Hutton will also have a good analysis of the Nashville skaters, who he faced in practice countless times.
"Personally, I think their defense is really mobile." Hutton said. "They have a lot of mobile defensemen and I think they got even more mobile with some of the guys they brought in since I left. They do a good job in the neutral zone. Their reloads are really good. That's something (Predators coach Peter) Laviolette takes a lot of pride in, their forecheck, and the way they reload on pucks and getting back on plays, eliminating second chances.
"For us, just controlling the zone puck protection. You look at some of our really good players, when we have success, we're getting pucks in deep. You look at (Paul) Stastny being back, (Jaden) Schwartz, (Patrik) Berglund and (David) Perron, these guys that are so good along the walls. I think puck possession down low is really going to wear them down and then pucks low and high to the net and just creating off that."
Hutton hasn't played a second in these playoffs, but he's been instrumental as a teammate that can be a good sounding board when times get tough, and he obviously has to mentally stay with it just in case he's called upon at a moment's notice.
|(Nashville Predators photo)|
Goalies Pekka Rinne (35) and Carter Hutton formed a close relationship
for three seasons in Nashville. Hutton now is a backup with the Blues.
"I'm fine. I've been in this situation many times," Hutton said. "I did a playoff run with a couple teams as a black ace. I had a Stanley Cup and then did a conference final, first round, second round, I've done it all four rounds.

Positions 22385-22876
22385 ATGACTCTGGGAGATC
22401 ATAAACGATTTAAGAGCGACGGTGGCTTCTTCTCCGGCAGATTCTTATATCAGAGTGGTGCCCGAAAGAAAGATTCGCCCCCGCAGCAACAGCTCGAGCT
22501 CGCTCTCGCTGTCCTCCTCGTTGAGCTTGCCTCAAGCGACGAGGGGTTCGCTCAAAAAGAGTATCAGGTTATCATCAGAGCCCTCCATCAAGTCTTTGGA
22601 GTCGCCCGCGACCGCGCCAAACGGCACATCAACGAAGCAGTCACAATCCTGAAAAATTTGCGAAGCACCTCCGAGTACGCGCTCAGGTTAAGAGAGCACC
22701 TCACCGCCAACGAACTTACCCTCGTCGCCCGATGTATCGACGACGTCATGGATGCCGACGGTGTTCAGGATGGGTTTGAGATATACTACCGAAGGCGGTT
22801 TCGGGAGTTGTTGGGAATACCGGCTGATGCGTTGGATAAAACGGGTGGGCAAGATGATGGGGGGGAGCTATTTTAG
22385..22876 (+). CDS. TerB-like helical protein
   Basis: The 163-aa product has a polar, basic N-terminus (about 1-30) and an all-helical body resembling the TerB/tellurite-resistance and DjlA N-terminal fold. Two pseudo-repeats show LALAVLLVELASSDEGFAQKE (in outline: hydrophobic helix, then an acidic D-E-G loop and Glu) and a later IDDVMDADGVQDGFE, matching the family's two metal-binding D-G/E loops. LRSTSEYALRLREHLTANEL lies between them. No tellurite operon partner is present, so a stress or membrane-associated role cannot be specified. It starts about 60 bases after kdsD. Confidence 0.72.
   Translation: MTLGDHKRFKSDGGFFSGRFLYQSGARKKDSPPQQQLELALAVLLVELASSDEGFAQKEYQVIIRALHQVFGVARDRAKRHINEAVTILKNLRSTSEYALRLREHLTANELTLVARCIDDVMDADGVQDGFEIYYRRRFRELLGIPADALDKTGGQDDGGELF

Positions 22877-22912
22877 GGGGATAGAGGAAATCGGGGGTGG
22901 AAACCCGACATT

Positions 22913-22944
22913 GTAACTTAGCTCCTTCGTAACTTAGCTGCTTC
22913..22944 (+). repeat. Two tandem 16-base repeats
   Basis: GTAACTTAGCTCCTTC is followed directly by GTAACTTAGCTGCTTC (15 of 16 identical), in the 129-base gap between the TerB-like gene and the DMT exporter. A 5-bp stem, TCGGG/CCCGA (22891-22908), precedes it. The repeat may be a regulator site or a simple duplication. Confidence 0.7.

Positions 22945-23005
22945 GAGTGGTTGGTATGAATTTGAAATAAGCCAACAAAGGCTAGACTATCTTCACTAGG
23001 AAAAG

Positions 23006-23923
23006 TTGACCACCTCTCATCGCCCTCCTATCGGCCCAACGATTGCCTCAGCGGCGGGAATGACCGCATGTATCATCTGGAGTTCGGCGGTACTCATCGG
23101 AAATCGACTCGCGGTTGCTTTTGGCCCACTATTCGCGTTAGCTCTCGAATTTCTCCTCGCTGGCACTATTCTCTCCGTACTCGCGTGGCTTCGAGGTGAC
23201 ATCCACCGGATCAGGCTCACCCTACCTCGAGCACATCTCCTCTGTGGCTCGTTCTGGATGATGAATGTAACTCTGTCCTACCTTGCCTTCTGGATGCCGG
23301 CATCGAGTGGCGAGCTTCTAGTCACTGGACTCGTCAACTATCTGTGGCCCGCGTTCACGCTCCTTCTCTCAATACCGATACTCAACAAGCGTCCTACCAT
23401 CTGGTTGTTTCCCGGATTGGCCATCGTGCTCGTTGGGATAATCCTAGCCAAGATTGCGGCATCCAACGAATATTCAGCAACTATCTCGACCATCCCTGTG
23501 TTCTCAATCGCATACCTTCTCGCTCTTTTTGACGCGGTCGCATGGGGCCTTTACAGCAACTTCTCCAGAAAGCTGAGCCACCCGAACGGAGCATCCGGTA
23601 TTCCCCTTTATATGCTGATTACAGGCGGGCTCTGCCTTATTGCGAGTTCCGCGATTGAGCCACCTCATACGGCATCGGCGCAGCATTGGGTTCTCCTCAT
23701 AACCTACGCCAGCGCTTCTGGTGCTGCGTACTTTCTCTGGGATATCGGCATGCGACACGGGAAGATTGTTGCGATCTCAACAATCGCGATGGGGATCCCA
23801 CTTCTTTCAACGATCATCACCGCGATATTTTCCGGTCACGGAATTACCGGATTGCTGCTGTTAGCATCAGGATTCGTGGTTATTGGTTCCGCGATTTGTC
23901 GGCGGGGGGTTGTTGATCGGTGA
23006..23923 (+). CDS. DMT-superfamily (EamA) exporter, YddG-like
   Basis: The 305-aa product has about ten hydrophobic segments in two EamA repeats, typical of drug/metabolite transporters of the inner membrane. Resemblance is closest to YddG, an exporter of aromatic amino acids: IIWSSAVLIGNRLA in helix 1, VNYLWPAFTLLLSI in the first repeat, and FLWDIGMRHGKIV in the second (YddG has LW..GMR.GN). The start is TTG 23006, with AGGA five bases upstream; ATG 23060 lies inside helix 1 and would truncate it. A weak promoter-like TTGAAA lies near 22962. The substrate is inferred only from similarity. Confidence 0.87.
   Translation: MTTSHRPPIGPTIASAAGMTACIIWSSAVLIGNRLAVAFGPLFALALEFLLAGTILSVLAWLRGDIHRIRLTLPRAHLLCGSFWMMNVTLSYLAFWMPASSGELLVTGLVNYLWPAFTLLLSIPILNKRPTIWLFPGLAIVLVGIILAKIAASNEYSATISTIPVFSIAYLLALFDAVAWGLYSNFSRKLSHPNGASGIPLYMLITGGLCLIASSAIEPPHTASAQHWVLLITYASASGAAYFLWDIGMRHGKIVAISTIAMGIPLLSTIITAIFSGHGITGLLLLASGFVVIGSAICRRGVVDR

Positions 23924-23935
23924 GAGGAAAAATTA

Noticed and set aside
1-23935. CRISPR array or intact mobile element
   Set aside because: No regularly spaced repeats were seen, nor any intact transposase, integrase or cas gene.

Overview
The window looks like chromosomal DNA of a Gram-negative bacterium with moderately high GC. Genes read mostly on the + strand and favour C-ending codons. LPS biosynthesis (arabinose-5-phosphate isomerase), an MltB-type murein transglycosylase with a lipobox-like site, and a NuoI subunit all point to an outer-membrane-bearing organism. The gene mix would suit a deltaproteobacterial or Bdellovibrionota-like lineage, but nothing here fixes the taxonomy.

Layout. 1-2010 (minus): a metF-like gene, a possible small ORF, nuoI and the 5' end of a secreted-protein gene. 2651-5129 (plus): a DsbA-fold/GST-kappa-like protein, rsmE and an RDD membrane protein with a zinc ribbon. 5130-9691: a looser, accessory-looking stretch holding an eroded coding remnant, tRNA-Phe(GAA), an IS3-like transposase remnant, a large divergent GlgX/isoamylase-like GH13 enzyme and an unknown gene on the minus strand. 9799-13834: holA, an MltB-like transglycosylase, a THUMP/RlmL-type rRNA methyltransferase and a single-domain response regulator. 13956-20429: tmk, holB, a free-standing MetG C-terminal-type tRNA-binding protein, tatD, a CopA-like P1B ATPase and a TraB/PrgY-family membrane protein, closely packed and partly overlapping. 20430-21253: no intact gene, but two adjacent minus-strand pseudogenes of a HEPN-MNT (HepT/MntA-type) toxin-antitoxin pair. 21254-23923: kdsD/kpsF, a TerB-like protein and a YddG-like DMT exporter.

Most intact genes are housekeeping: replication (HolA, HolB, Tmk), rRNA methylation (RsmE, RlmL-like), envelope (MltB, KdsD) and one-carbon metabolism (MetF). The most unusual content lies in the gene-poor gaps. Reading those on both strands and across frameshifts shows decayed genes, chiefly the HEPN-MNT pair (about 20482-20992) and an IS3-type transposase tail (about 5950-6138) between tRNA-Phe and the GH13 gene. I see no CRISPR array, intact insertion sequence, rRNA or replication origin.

"It's hard, right? You obviously want to contribute, you want to play, but I know there's other ways I can contribute. It's off the ice, it's being vocal in the locker room at times when guys are tired and you need a boost. Being a support bell for Jake here and helping him out the best I can. I stay ready because it's a fragile thing. Things can change quick and you can only control what you can. For me, I try to have a positive attitude and the outlook, the biggest thing here is that we're winning and that's all that matters."
* NOTES -- The Blues held an optional skate on Monday, giving the majority of the regular players, especially those who played big minutes against Minnesota, a second day off the ice before getting after it on Tuesday in preparation for Wednesday's Game 1.
"It's a quick turnaround for us, so we want to make sure we have a quality practice tomorrow, so today was just a day to get moving," Yeo said. "Guys that didn't skate got in the gym, got the work in that they needed there and obviously the guys that hit the ice, it was not an incredibly intense practice, just an opportunity to get moving, get feeling the puck. Like I said, we'll get back at it tomorrow with a real focused practice in terms of the habits that we need going into this series."
Among the skaters included defenseman Thomas Vannelli, who was recalled on Sunday after the Blues assigned Jordan Schmaltz to the Chicago Wolves to benefit them in their first-round series against the Charlotte Checkers.
Vannelli, 22, was a second-round pick in the 2013 NHL Draft and split time with the Atlanta Gladiators and Missouri Mavericks of the ECHL this season.